Why don’t children come with a GPS?

Thoughts on how to help our children thrive.

As a mother to a couple of high schoolers, my firm faith in my maternal instincts is vanishing. I listen with rapt attention to the results of the Stanford Survey of Adolescent School Experience for my public high school, and the side-bar conversations amongst concerned parents and educators. I wonder, how can our parental instincts be so wrong?

Almost 3/4 of the high school students were stressed by schoolwork, it kept them away from time with family and friends, and, they slept an average of just 6 hours a day! The parents feeling defensive about these statistics, complained. “You know, kids don’t really listen to their parents” they rebutted. This is what the parents heard when they nudged their children to rest: “Nobody I know in my school goes to bed at 10:30 pm Dad.”; “I will fall back on my grades if I don’t finish Mom”; “My body is different Dad, I feel fine with 6–7 hours of sleep, really!” And yet, the survey seemed to tell a different story.

I will be honest, parenting high schoolers is perhaps one of the most humbling experiences. The journey has been a personal metamorphosis, from a somewhat arrogant, “When I have kids, they will do as I say, because I would have raised them well”, to “I feel the pain, to watch helplessly, as the kids make some bad choices. They seem to have a mind of their own”, to now, “Have I been a good parent in enabling my child to survive and thrive in this world? My child seems lost and so am I.”

Are we unable to find that beautiful balance between determination and banging one’s head against a brick wall; reaching for the stars, but keeping feet firmly on the ground; striving towards one’s potential, but preserving the flame of self worth? And what is the role of parents in helping shape that? The students feel lost and alone, like a rudderless ship, sometimes choosing to tragically end it.

When do we know it has gone too far, as when the firm voice on the GPS might remind us to “pull over”, or “make a U-turn”? The statistics don’t offer a comforting picture, with more than 1 out of 3 high schoolers considering, planning or attempting suicide.*

Isn’t the GPS a fascinating piece of technology that tricks us into urgency by always calculating the fastest path to the destination? Sure, no one likes to be stuck, but the idea of optimizing and saving every second is perhaps a philosophy that has seeped deep into our bones. Could we be thinking of our own life and journey and that of our children the same way? If we know what the destination is, we trace back the fastest path to get there from where we are?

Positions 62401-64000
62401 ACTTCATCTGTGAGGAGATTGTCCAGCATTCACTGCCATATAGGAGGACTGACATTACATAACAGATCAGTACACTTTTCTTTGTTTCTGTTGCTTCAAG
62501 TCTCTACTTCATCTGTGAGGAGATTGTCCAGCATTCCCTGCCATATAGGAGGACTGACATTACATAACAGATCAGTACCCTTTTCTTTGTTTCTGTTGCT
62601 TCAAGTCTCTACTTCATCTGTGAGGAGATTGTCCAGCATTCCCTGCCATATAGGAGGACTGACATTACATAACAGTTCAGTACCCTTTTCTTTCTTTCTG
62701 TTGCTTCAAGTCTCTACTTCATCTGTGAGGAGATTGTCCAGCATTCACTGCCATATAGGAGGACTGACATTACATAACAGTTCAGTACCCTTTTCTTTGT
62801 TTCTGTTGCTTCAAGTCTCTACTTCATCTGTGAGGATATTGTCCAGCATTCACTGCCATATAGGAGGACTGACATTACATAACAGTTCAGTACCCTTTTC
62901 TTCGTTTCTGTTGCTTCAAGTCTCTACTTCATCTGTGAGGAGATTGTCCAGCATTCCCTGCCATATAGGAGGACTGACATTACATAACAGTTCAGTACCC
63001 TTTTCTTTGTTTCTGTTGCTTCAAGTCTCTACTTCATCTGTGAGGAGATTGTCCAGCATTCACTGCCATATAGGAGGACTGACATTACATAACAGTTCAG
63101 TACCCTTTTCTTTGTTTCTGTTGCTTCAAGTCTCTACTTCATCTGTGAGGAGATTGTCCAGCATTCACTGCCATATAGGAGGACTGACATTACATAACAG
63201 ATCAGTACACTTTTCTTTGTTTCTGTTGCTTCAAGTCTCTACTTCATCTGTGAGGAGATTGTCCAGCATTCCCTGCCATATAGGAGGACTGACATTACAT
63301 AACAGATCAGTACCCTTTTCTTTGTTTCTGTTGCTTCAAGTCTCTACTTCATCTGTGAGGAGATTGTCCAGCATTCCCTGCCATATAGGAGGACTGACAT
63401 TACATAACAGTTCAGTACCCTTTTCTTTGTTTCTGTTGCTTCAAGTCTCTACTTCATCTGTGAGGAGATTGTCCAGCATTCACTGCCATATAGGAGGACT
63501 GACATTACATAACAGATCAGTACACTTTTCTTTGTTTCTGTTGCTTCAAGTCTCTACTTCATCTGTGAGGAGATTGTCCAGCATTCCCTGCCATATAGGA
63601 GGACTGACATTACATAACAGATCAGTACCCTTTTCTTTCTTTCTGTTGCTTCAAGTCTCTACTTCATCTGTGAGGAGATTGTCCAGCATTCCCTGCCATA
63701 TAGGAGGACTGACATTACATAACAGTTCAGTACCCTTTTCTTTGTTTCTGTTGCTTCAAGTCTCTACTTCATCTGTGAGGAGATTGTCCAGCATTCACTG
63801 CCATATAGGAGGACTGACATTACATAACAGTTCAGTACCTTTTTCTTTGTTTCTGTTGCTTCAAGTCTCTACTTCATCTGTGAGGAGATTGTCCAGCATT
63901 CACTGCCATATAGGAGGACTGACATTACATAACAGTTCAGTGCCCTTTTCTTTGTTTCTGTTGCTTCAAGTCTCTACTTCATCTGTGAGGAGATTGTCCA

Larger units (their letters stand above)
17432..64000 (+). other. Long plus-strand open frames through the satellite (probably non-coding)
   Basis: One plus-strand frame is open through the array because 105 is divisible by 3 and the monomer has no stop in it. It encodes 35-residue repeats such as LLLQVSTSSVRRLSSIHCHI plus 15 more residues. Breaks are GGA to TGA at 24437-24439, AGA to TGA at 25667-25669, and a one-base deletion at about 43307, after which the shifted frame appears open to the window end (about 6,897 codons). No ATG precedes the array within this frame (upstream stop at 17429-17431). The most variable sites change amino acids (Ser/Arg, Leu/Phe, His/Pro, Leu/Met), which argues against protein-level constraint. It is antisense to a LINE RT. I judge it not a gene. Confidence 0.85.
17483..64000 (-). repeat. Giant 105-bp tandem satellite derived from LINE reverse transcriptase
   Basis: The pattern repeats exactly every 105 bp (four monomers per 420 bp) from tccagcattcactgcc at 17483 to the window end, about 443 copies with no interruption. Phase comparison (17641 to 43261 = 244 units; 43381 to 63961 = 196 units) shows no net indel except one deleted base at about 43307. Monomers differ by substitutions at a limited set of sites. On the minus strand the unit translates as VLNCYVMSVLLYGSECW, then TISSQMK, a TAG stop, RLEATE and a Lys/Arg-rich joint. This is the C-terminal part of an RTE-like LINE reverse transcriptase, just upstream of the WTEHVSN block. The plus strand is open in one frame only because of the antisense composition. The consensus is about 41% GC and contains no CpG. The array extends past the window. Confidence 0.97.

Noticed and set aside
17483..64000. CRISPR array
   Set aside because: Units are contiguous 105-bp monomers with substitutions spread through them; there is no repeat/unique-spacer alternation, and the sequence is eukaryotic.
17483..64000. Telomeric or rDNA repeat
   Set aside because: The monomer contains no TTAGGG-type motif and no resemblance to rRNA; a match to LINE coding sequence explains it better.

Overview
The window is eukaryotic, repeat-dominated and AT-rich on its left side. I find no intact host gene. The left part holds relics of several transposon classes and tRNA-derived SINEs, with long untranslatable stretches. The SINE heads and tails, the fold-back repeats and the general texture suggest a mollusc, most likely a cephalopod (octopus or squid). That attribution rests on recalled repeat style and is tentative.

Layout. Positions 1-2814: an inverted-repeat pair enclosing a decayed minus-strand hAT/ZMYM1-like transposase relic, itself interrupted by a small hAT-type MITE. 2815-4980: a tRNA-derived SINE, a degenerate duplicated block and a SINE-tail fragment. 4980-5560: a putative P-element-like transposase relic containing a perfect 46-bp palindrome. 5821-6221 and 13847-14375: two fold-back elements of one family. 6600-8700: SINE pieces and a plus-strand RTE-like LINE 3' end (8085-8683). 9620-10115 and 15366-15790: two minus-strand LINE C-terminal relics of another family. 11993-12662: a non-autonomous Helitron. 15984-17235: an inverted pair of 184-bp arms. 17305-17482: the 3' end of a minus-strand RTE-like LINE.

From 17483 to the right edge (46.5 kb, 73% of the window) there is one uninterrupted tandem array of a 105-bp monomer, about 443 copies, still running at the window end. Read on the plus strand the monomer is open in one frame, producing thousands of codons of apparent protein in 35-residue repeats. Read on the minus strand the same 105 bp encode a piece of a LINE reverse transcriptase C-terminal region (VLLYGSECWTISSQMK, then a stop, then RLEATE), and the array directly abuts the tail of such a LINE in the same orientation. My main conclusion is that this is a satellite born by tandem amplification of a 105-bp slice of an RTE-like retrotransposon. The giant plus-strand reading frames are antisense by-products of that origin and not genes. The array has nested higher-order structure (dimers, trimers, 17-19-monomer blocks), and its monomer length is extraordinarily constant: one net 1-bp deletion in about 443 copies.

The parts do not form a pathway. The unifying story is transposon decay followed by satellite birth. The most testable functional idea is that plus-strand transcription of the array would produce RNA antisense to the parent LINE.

Here is my thought experiment…

Deep down, if the destination, the vision for success, we imagine for what our children’s adult lives looks like Sergey Brin, Mark Zuckerberg, or Elon Musk, then the fastest path to get there would be to follow the same trajectory as those role models.

Ultimately we aspire for our children the life that would give them the highest chances for success. At our core, every parent wishes for their child to ‘survive’ and ‘thrive’ in the world.

To thrive in a way that they are not fettered by the most basic of Maslow’s hierarchy of needs: physiological, safety and social needs of the time. The ability to have our children thrive, and the opportunity to pursue the higher order needs such as self actualization: the pinnacle of Maslow’s hierarchy.

That opportunity, we believe is predicated to a large extent by maximizing “what they can be paid for” by the society that they will lead their adult lives in. The alternative being in a situation where “what they are paid for”, does not offer them the luxury of moving beyond the physiological, safety and social needs.

The children today have perhaps internalized some of this thought experiment. They resist their parents’ plea to rest, but feel the pain of being lost, rudderless. They are after all their unique selves, with unique things that they love to do, and unique things that they are good at. By being blind to what makes our child unique, we are using but one lever of ‘hard work’ to morph their trajectory. Using the analogy of the physics of simple machines, we have the opportunity to make the lever of ‘enjoyment’ be an effective fulcrum that makes hard work go much further. And enjoyment is intrinsically linked to what one likes to do, and as unique as the individual.

As a parent, I need the courage to take the time to identify my child’s uniqueness- “what they enjoy doing”, and “what they are good at”, in addition to “what they can be paid for”. And the timeline for discovering “what they enjoy doing”, and “what they are good at”, unfortunately does not fall in line with the timeline our education system has set for them. At 16 or 17, very few children seem to have the fortitude to determine their life’s path and purpose- their Ikigai. God knows, mine don’t!

*In 2011 15.8% of high school students seriously considered attempting suicide in the previous 12 months. 12.8% of high school students made a plan about how they would attempt suicide, and 7.8% of students attempted suicide one or more times. Source: Eaton, D.K., Kann, L., Kinchen, S., et al. (2008). Youth risk behavior surveillance — United States, 2011. MMWR Surveillance Summaries, 57, 1–131.

Originally published at medium.com

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